Ishii-Shibata Peaks as K-1 Max Ratings Bottom Out

By Chris Nelson Nov 11, 2010
Satoshi Ishii: Taro Irei | Sherdog.com


The television woes of Dream and K-1 parent company Fighting and Entertainment Group continued this week as the promotion announced all-time low ratings for its latest K-1 Max event.

The Tokyo Broadcasting System’s two-hour airing of the K-1 World Max 2010 Final on Nov. 8 drew an average rating of 7.6, with a quarterly peak of 12.1 for the MMA bout between Satoshi Ishii and Katsuyori Shibata, FEG president Sadaharu Tanikawa disclosed at a Tuesday press conference in Tokyo. The tape-delayed and heavily edited broadcast on TBS began at 9:00 p.m. local time in Japan.

The final eight competitors in the 154-pound tournament included two Japanese fighters -- Yoshihiro Sato and Yuichiro “Jienotsu” Nagashima -- though the title was ultimately claimed for the second straight year by Armenian Italian phenom Giorgio Petrosyan.

The ratings represent a significant decrease from TBS’ broadcast of the 2009 Max Final, which pulled a 10.7 average, reaffirming a waning interest in FEG’s kickboxing product amongst the Japanese populace.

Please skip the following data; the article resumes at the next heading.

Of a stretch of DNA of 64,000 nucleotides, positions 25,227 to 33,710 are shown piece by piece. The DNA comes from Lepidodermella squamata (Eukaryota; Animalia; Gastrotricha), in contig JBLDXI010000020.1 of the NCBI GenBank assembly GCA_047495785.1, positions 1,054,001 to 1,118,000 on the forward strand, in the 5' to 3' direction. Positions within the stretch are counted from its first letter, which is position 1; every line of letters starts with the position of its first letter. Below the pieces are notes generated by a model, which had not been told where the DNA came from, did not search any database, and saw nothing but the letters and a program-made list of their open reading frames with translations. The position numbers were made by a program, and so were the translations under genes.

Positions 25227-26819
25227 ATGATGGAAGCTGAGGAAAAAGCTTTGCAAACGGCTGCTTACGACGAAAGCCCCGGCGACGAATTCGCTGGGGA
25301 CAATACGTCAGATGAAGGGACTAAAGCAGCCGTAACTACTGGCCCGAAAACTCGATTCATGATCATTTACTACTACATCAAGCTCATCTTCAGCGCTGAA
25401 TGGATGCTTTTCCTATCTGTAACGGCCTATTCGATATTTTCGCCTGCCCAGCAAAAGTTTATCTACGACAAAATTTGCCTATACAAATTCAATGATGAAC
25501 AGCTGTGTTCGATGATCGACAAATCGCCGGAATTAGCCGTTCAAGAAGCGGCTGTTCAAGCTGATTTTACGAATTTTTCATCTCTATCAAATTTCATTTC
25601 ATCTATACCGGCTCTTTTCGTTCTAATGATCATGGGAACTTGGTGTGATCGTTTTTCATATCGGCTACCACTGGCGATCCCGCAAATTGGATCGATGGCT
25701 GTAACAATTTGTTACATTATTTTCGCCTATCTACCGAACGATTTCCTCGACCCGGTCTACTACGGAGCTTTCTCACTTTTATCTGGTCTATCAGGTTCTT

The 2008 Olympic judo gold medalist’s placement on the show was construed as an attempted ratings grab by TBS and FEG. As the sole MMA contest on an otherwise all-kickboxing card, the Ishii-Shibata match drew ridicule from K-1 Max fighters and fans alike. However, the statistics show that FEG and TBS were onto something when they added the 23-year-old heavyweight to the card. Ishii also garnered the highest rating of the night when he took on Ikuhisa Minowa at Dream 16, a fight which drew an 18.1 peak over an 11.9 average.

Dream’s ratings superseding those of K-1 also makes sense of the planned shake-up at FEG’s annual New Year’s Eve “Dynamite” card, also broadcast on TBS. Generally an equitable mix of K-1 and MMA rules bouts, Tanikawa revealed at a Nov. 4 press conference that the bulk of this year’s 12- or 13-bout card would be devoted to MMA. With Ishii’s participation is still up in the air following a terse post-fight speech at Max, the judoka appears poised to help “Dynamite 2010” either sink or swim.
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